Controlling Lacquer Blushing

Humid environments sometimes make lacquer "blush." Here, pros suggest ways to minimize blush, and to correct it when it happens. August 30, 2005

Does anyone know of a way to control blushing of spray lacquer in a high humidity environment other than a climate controlled spray room?

Forum Responses
(Finishing Forum)
From contributor C:
Add no more than 5% retarder (Butyl Cellosolve), but if the humidity is extremely high this still may not work. There are other coatings that will not blush.

From contributor W:
I would suggest making the switch to a conversion varnish. We did about a year ago and have never looked back. We get ours from Sherwin Williams, but there are many suppliers.

From contributor R:
What brand lacquer are you using? Are you reducing it before you put it in the gun? If you are reducing it you may try using a more refined thinner, they are not as hot. You want to try and give the finish more open time. I spray Chemcraft, and they make a thinner called compliant reducer. This gives me the perfect amount of open time.

From contributor H:
Butyl Cellusolve may be hard to find, it's on the HAPS list. Butyl Acetate and MAK work well in most all Lacquer formulations and they are not on the hit list. Another good thing with those is they get out of the film quicker.

The key is to retard the clear topcoat. That will keep the film from drying too fast and trapping moisture. When retarding the film allow longer drying and curing times prior to stacking or flipping over to finish the other side of the part if you have to.

If you have blushing on a finished part there are products packaged in Aerosol cans called Blush Eliminator that can be sprayed over the dried film in the blushed area to open up the film to let the trapped moisture out.

From contributor S:
Unfortunately blushing is something that all wood finishers deal with. A lot of it depends on where you live and that correlates to how you deal with it. I live and work in Chattanooga, TN and the humidity here is horrendous. I deal with it in many ways depending on the piece.

Some blush worse than others. The first thing you should buy is some aerosol cans of blush retarder/ blush control. Be careful using these on the finished product though. They have a tendency to cause a halo wherever you spray but are great for coats prior to the last. If you are having a real problem with a piece from the beginning you will probably have to fight it the whole way.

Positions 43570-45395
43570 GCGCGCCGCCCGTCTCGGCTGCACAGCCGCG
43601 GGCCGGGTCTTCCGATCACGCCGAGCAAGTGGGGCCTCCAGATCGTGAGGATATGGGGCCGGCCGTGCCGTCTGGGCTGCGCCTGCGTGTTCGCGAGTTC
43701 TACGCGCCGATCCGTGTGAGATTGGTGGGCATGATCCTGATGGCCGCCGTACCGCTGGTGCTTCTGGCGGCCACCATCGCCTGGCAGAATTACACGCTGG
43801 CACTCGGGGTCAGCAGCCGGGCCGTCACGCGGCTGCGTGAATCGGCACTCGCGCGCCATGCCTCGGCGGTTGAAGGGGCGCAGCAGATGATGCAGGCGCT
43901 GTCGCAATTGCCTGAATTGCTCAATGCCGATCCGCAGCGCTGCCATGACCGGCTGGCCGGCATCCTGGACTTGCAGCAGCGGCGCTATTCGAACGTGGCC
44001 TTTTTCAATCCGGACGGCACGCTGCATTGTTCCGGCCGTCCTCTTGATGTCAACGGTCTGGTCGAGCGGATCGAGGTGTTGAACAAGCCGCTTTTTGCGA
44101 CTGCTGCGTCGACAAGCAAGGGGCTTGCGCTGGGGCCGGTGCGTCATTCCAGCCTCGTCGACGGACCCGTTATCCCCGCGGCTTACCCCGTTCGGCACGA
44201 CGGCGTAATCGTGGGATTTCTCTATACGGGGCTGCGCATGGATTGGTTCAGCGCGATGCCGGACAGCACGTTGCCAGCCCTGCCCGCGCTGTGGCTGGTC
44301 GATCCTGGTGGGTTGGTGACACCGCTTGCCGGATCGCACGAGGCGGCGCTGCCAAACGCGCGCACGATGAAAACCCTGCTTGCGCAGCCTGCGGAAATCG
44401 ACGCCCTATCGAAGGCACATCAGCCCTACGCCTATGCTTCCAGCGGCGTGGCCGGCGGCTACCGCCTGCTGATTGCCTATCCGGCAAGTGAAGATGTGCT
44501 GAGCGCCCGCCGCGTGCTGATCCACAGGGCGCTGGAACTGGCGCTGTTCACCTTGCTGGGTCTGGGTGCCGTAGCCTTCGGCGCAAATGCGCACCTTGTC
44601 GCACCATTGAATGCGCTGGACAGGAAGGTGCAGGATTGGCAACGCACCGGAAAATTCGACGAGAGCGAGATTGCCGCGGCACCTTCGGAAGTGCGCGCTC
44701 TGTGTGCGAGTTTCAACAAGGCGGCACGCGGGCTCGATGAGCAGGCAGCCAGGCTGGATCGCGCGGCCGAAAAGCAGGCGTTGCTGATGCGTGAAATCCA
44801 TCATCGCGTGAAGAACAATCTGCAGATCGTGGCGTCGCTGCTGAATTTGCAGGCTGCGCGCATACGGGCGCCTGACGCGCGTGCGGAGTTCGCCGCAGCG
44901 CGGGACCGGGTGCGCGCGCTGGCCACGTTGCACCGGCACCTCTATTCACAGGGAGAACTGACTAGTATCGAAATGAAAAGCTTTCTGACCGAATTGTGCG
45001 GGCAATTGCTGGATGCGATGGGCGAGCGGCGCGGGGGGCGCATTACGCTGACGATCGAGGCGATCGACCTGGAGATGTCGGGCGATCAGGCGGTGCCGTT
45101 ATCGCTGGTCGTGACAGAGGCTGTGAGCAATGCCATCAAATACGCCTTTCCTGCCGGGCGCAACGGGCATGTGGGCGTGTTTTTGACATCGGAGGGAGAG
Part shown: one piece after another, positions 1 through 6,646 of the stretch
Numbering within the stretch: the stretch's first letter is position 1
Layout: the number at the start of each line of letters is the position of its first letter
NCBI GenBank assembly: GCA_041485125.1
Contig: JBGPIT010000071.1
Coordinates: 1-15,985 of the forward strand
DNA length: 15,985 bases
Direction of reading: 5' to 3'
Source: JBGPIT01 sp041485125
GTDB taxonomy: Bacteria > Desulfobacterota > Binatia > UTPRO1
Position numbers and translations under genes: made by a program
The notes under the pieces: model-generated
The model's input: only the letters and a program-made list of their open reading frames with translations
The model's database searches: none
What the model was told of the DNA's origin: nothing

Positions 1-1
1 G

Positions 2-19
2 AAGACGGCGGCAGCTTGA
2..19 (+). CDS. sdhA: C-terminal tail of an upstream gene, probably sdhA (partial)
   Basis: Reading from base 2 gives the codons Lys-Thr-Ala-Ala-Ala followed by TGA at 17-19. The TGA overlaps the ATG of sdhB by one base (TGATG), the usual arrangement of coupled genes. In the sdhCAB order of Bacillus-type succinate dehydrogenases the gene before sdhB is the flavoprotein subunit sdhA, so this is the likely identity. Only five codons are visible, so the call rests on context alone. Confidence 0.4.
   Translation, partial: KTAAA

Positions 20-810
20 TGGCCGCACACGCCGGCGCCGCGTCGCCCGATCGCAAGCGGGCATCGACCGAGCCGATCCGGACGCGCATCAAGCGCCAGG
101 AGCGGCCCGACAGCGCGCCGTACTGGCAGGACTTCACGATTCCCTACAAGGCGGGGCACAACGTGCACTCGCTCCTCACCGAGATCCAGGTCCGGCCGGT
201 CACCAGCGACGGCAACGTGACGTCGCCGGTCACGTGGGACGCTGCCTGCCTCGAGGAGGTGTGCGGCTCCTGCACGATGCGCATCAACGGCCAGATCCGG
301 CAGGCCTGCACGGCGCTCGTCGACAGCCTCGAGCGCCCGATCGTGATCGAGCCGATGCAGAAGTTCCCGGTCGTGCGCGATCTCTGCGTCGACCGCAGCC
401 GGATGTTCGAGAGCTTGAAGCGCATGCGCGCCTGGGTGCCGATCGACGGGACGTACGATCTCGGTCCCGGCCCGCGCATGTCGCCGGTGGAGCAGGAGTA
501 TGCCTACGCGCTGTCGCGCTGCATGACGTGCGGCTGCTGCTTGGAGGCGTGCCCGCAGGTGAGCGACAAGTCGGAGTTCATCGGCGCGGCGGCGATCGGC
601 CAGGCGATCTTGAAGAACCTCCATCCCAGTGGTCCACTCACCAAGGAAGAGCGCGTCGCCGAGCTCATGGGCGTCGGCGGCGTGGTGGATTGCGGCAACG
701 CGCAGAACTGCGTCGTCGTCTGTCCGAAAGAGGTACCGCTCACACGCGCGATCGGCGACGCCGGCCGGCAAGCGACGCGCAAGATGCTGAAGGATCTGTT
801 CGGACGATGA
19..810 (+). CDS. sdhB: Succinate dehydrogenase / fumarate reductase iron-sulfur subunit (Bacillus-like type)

I recommend investigating grades of lacquer thinners from your suppliers. There are some grades that are not as hot and are slower drying. I use benco-finishing grade. I also use a good deal of lacquer retarder in my finish in these conditions as well as some MAK (Methyl Amyl Ketone) which is an ingredient of lacquer thinner that improves flow-out and slows down dry time. This usually does the trick. Once you play with the mixtures and get it right you will figure out what to do to stop the blushing problem. Also, I would recommend the Mohawk blush retarder or Touch-up Solutions. They seem to work the best.

From the original questioner:
Unfortunately I have tried the retarder, but I have not tried the blush spray. I live in the Caribbean surrounded by the ocean and when it rains the humidity goes off the chart. I am using Sherwin Williams’s products and proper mix ratios, but I think I will just have to wait for the weather. Maybe the conversion varnish would be worth switching over to.

From contributor J:
Isn't Mohawk/Star Flash-off Control Solvent straight MAK?

From contributor S:
Guardsman Pro Series Products has a Blush Eliminator in an aerosol package that will take care of it on dried films. Pick up some Butyl Acetate or MAK and add a small percent to your finish and it will help.

From contributor M:
A very fine mist of lacquer thinner sprayed on the blushed area removes it. It is almost like magic. The first time I did it I was afraid I would have to wet down the blushed area with the thinner (which wasn’t the case).

From contributor D:
To the original questioner: For what it is worth, I would say that you need to switch to CV or use up to 8% by volume of Glycol Ether EB (ethylene glycol monobutyl ether). This will leave prevent the lacquer from flashing too quick. However it will not prevent the lacquer from hanging. I am a tech and I would not go anywhere without the EB. The other posts here are also correct, but in my experience in coastal environments the EB will perform the best. I recommend it to all the customers I deal with up and down the Oregon and Washington coasts.

The comments below were added after this Forum discussion was archived as a Knowledge Base article (add your comment).

Comment from contributor E:
If you have blush, an Amalgamator (Mohawk makes the one we use) is designed to open finishes and let the humidity evaporate. It's just solvents, but specifically formulated for what you’re trying to do. It also works great for getting water marks, etc. out of finishes in touch up.

Comment from contributor A:
For most lacquers you can add up to 10% retarder/thinner (S-W's) R7K27 or Butyl Cellosolve (R6K25) up to 3%. I agree with the several contributors above in that sometimes you can't avoid blushing in lacquer qualities. Switching to Conversion Varnish worked for me, but I have a pristine, climate controlled shop.

Comment from contributor X:
I had the same problem applying spray lacquer. I read that it was caused by humidity. For those of us who live in the South, waiting for a "low humidity day" could be months down the road, if ever. I found that by placing the piece to be finished in the sun for a while, and allow the wood to warm up, and then spray it, the problem goes away. The warmth allows the moisture to escape before the lacquer dries, leaving a clear finish.